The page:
Encouraging more students to take an interest in science lays the foundations for a better future for science and technology in the UK, but Leevers argues that more needs to be done. “The problem is already severe, and if the government does not take big steps to deal with it now then it will only get worse.”

Getty
Show Hide image

As bad as stealing bacon – why did the Victorians treat acid attacks so leniently?

In an era of executions and transportation, 19th century courts were surprisingly laissez-faire about acid attacks. 

"We are rather anxious to see the punishment of death rescinded in all cases except that of Murder," stated the Glasgow publication, The Loyal Reformers’ Gazette, in 1831. But it did not share this opinion when it came to Hugh Kennedy.

Previously of “irreproachable character", Kennedy fell out with a fellow servant and decided to take his revenge by pouring acid on the man while he was asleep. “He awoke in agony, one of his eyes being literally burned out,” The Gazette reported.

Lamenting the rise in acid attacks, the otherwise progressive journal recommended “the severest punishment” for Kennedy:

“We would have their arms cut off by the shoulders, and, in that state, send them to roam as outcasts from society without the power of throwing vitriol again."

More than 180 years later, there are echoes of this sentiment in the home secretary’s response to a spate of acid attacks in London. “I quite understand when victims say they feel the perpetrators themselves should have a life sentence,” Amber Rudd told Sky News. She warned attackers would feel “the full force of the law”.

Acid attacks leave the victims permanently disfigured, and often blinded. Surprisingly, though, the kind of hardline punishment advocated by The Gazette was actually highly unusual, according to Dr Katherine Watson, a lecturer in the history of medicine at Oxford Brookes University. Hugh Kennedy was in fact the only person hung for an acid attack.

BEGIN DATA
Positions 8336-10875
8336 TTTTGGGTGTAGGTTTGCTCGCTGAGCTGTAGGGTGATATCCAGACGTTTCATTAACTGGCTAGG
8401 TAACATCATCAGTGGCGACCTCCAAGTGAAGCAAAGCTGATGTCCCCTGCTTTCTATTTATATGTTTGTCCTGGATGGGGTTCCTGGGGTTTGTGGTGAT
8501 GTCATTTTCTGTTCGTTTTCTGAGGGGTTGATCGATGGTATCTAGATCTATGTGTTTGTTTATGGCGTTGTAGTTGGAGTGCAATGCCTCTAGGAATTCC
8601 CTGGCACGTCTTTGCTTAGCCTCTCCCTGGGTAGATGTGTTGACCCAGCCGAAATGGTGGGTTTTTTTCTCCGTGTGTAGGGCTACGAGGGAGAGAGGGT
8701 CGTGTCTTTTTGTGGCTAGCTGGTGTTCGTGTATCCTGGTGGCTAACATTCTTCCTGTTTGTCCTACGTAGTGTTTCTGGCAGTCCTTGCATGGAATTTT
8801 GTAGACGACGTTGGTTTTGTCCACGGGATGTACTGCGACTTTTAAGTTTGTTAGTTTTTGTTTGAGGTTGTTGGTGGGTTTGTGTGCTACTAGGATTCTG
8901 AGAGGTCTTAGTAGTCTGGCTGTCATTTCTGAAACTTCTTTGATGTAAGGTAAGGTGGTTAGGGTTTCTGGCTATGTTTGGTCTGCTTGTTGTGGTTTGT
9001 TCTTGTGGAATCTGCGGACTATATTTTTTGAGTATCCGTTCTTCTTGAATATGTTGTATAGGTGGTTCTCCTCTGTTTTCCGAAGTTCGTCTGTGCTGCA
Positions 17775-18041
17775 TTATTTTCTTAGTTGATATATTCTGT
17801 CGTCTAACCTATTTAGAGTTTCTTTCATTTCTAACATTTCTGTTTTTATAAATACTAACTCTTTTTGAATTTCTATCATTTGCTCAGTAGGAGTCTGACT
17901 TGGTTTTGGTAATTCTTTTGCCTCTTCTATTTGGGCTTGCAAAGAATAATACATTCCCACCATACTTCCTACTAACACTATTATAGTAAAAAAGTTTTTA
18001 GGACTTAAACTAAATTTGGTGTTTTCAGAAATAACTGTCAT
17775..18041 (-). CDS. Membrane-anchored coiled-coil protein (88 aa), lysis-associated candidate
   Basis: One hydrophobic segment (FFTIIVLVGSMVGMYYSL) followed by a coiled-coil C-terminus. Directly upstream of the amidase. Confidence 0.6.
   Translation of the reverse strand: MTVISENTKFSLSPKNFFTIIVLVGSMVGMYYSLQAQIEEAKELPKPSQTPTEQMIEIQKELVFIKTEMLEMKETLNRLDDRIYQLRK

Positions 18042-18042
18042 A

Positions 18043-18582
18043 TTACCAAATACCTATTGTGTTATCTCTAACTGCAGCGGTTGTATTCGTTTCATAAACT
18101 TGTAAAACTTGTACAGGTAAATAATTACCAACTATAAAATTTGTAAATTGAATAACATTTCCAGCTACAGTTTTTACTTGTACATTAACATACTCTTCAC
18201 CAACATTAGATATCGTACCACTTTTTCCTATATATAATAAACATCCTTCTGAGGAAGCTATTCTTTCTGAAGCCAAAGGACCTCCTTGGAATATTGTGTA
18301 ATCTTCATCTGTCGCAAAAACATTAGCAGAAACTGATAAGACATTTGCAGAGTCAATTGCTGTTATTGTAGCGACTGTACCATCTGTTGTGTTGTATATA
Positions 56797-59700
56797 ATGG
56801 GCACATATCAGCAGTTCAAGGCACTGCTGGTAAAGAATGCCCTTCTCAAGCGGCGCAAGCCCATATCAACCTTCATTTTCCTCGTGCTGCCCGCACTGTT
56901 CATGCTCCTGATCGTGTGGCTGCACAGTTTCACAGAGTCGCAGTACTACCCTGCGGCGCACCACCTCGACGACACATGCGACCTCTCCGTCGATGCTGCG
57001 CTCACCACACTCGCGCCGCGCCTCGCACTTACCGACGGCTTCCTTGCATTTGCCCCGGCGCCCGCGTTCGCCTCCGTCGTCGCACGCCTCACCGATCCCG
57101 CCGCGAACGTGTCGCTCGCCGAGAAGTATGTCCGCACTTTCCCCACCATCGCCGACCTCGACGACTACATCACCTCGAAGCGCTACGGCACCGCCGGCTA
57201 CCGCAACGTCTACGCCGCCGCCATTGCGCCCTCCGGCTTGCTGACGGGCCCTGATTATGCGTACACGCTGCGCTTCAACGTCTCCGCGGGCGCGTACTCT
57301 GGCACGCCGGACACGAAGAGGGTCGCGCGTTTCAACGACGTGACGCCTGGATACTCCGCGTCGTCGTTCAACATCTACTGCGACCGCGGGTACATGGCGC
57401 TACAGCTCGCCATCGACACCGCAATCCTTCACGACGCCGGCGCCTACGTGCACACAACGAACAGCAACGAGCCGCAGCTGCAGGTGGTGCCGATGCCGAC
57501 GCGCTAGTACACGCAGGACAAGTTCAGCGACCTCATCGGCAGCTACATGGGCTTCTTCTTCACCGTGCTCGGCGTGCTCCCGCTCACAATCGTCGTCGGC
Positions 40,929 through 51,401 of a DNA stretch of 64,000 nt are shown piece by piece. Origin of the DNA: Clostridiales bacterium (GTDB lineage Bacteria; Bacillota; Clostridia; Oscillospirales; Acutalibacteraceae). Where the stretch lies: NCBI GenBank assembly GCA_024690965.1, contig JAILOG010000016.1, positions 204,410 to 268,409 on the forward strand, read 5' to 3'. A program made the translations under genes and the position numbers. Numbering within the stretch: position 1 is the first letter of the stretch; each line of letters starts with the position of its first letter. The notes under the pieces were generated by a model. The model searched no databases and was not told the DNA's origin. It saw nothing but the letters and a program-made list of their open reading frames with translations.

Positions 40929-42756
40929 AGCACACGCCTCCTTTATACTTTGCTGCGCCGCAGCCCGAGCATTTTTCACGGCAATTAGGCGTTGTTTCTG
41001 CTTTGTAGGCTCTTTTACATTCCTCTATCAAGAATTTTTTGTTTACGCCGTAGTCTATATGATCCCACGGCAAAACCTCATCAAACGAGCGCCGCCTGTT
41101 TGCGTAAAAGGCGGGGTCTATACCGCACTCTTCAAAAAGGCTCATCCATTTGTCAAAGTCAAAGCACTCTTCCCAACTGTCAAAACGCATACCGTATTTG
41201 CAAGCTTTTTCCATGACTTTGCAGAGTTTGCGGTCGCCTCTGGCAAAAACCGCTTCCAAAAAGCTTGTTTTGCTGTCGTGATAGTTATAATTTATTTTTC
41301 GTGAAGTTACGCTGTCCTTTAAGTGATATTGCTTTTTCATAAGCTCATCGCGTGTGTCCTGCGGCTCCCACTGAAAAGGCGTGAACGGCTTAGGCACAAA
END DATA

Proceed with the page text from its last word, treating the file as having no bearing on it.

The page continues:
“If you look at the cases that made it to court, you see there is a huge amount of sympathy for the perpetrators,” she says.

"You want your victim to suffer but you don’t want them to die”

Acid attacks emerged with the industrial revolution in Britain. From the late 1700s, acid was needed to bleach cotton and prevent metals from rusting, and as a result became widely available.

At first, acid was a weapon of insurrection. “Vitriol throwing (that is, the throwing of corrosive substances like sulphuric acid) was a big problem in 1820s Glasgow trade disputes,” says Shane Ewen, an urban historian at Leeds Beckett University. Other cases involved revenge attacks on landlords and employers.

Faced with this anarchic threat, the authorities struck back. Scotland introduced a strict law against acid attacks in the 1820s, while the 1861 Offences Against the Person Act s.29 placed provided for a maximum sentence of life in England and Wales.

In reality, though, acid attackers could expect to receive far more lenient sentences. Why?

“They had sad stories,” says Watson, a leading historian of acid attacks. “Although they had done something terrible, the journalists and juries could empathise with them.”

Acid attacks were seen as expressions of revenge, even glorified as crimes of passion. As Watson puts it: “The point is you want your victim to suffer but you don’t want them to die.”

Although today, around the world, acid attacks are associated with violence against women, both genders used acid as a weapon in 19th century and early 20th century Britain. Acid crept into popular culture. Arthur Conan Doyle’s 1924 Sherlock Holmes story, The Adventure of the Illustrious Client, featured a mistress throwing vitriol in her former lover’s face. In Brighton Rock, Graham Greene’s 1938 novel, the gangster Pinkie attacks his female nemesis Ida Arnold with his vial of acid, before falling to his death.

Lucy Williams, the author of Wayward Women: Female Offending in Victorian England, agrees that Victorians took a lenient attitude to acid attacks. “Historically speaking sentences for acid attacks were quite low,” she says. “Serious terms of imprisonment would only usually be given if the injury caused permanent blindness, death, or was life-threatening.

“If this was not the case, a defendant might spend just a few months in prison - sometimes even less.”

Courts would weigh up factors including the gender of the attacker and victim, and the strength of the substance.

But there was another factor, far removed from compassion “Many of the sentences that we would now consider extremely lenient were a product of a judicial system that valued property over people,” says Williams. It was quite common for violent offences to receive just a few weeks or months in prison.